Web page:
|Moderate||14||132.36 ± 5.88|
|Mild||14||135.56 ± 2.94|
|Concentration of serum calcium|
|<24 Hours||Severe||7||9.10 ± 1.30||0.248|
|Moderate||14||8.66 ± 1.22|
|Mild||14||9.37 ± 0.78|
|48 hours||Severe||7||7.96 ± 0.92||0.006|
|Moderate||14||7.88 ± 0.90|
|Mild||14||8.86 ± 0.65|
|72 hours||Severe||7||7.80 ± 0.86||0.023|
|Moderate||14||8.23 ± 1.22|
|Mild||14||8.92 ± 0.66|
|Concentration of serum urea|
|48 hours||Severe||7||28.26 ± 11.25||0.659|
|Moderate||14||34.62 ± 14.32|
|Mild||14||32.25 ± 17.84|
|72 hours||Severe||7||36.14 ± 19.64||0.423|
|Moderate||14||35.12 ± 13.16|
|Mild||14||30.21 ± 15.36|
Table 3. Serum sodium levels, serum calcium levels, variation of serum urea levels and urine sodium levels with severity of birth asphyxia (n=35).
Variation of urine sodium levels with severity of birth asphyxia was also not statistically significant. In our study we found that urine creatinine was found to be higher among the cases than the controls and the difference between the groups were statistically significant. The neonates who had mild asphyxia had lower creatinine excretion as compared to those neonates with severe asphyxia with statistical difference between the groups.
Variation of fractional excretion of sodium with severity of birth asphyxia was also not statistically significant. The renal failure index was higher among cases as compared to controls which was statistically significant and correlated with the severity of asphyxia and with HIE stage (Table 4).
|Urine sodium||Group||N||Mean ± SD (mmol/L)||Significance|
|Day 2||Severe||7||43.14 ± 9.62||0.042|
|Moderate||14||40.42 ± 18.26|
|Mild||14||29.40 ± 11.34|
|Day 3||Severe||7||47.57 ± 11.12||0.047|
|Moderate||14||39.54 ± 19.38|
|Mild||14||29.98 ± 14.82|
|Day 2||Severe||7||17.21 ± 2.78||0.036|
|Moderate||14||24.12 ± 9.26|
|Mild||14||26.22 ± 6.36|
|Day 3||Severe||7||16.88 ± 2.08||0.022|
|Moderate||14||23.98 ± 8.76|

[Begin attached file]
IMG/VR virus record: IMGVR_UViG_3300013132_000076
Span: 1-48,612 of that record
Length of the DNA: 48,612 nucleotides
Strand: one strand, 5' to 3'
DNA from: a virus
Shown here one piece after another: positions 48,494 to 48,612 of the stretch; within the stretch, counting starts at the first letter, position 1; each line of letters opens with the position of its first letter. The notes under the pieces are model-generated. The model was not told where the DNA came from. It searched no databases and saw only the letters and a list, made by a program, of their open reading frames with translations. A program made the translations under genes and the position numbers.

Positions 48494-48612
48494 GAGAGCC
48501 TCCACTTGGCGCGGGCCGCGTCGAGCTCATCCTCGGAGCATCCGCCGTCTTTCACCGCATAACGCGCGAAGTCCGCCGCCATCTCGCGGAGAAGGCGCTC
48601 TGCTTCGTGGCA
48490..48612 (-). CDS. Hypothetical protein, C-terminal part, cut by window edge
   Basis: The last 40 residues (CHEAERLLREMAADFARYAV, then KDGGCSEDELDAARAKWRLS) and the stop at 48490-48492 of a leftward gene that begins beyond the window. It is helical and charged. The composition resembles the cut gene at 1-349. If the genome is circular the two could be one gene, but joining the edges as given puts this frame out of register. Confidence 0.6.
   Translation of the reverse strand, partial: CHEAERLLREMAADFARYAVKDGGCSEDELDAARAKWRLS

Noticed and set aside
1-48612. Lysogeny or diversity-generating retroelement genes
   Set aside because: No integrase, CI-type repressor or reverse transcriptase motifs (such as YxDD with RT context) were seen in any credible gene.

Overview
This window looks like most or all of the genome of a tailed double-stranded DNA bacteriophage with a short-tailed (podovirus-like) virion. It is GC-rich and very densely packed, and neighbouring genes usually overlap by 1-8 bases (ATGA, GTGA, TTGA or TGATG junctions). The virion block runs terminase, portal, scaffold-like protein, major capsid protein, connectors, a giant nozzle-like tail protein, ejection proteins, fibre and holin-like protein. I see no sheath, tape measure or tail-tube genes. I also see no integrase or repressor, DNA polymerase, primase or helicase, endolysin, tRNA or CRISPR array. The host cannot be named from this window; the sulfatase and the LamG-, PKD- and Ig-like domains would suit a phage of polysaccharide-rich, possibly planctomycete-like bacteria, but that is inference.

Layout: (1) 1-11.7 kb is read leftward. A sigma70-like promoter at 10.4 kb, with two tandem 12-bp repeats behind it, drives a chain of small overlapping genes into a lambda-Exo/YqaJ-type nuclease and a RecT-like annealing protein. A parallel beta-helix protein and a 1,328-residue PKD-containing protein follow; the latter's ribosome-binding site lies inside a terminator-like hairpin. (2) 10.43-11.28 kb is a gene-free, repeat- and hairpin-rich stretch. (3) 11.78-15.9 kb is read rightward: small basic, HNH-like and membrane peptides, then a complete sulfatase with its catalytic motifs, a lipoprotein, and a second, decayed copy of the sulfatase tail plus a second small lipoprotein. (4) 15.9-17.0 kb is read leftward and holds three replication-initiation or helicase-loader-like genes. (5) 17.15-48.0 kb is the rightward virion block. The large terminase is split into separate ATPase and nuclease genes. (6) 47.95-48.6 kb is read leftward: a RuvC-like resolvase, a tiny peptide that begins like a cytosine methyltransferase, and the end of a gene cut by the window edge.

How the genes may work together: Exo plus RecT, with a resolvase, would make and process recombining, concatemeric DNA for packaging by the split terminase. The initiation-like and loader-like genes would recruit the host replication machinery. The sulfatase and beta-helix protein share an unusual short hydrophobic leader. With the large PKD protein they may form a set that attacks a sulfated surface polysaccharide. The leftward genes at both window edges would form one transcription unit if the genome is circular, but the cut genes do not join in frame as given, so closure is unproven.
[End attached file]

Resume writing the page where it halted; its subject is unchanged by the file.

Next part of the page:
|Mild||14||26.33 ± 6.66|
|Day 2||Severe||7||3.66 ± 1.44||0.046|
|Moderate||14||2.66 ± 2.3|
|Mild||14||1.64 ± 1.80|
|Day 3||Severe||7||3.84 ± 1.01||0.02|
|Moderate||14||2.12 ± 1.46|
|Mild||14||1.14 ± 1.56|
|Day 2||Severe||7||4.21 ± 2.02||0.093|
|Moderate||14||3.34 ± 2.3|
|Mild||14||1.98 ± 2.22|
|Day 3||Severe||7||4.36 ± 2.03||0.018|
|Moderate||14||2.81 ± 2.36|
|Mild||14||1.88 ± 1.64|
Table 4. Urine sodium levels, urine creatinine levels, fractional excretion of sodium and variation of renal failure index with severity of birth asphyxia.
Perinatal asphyxia is an insult occurring to the fetus due to a lack of blood flow or gas exchange to or from the fetus occurring in the period immediately before, during or after the process of birth. It can result in profound neurological and systemic sequelae. When placental (prenatal) or pulmonary (immediate post-natal) gas exchange is compromised or ceases altogether, there is partial (hypoxia) or complete (anoxia) lack of oxygen to the vital organs. This results in progressive hypoxemia and hypercapnia. If the hypoxemia is severe enough, the tissues and vital organs (muscle, liver, heart, and ultimately the brain) will develop an oxygen debt. Anaerobic glycolysis and lactic acidosis will result. Neonatal hypoxicischemic encephalopathy refers specifically to the neurologic sequelae of perinatal asphyxia .
Our study is a case control study done among neonates admitted in SNCU and NICU of our institution. In this study 35 cases of varying severity and grades of perinatal asphyxia and 15 controls, who were healthy neonates without any disease, were taken. All relevant information like perinatal history, gestational age, birth weight and clinical examination findings were recorded in a predesigned and pretested proforma. Sarnat staging was used to grade the cases according to their severity. We also analysed the serum electrolytes at 24, 48 and 72 hours of life. In addition, analysed the serum urea and creatinine values at the same intervals.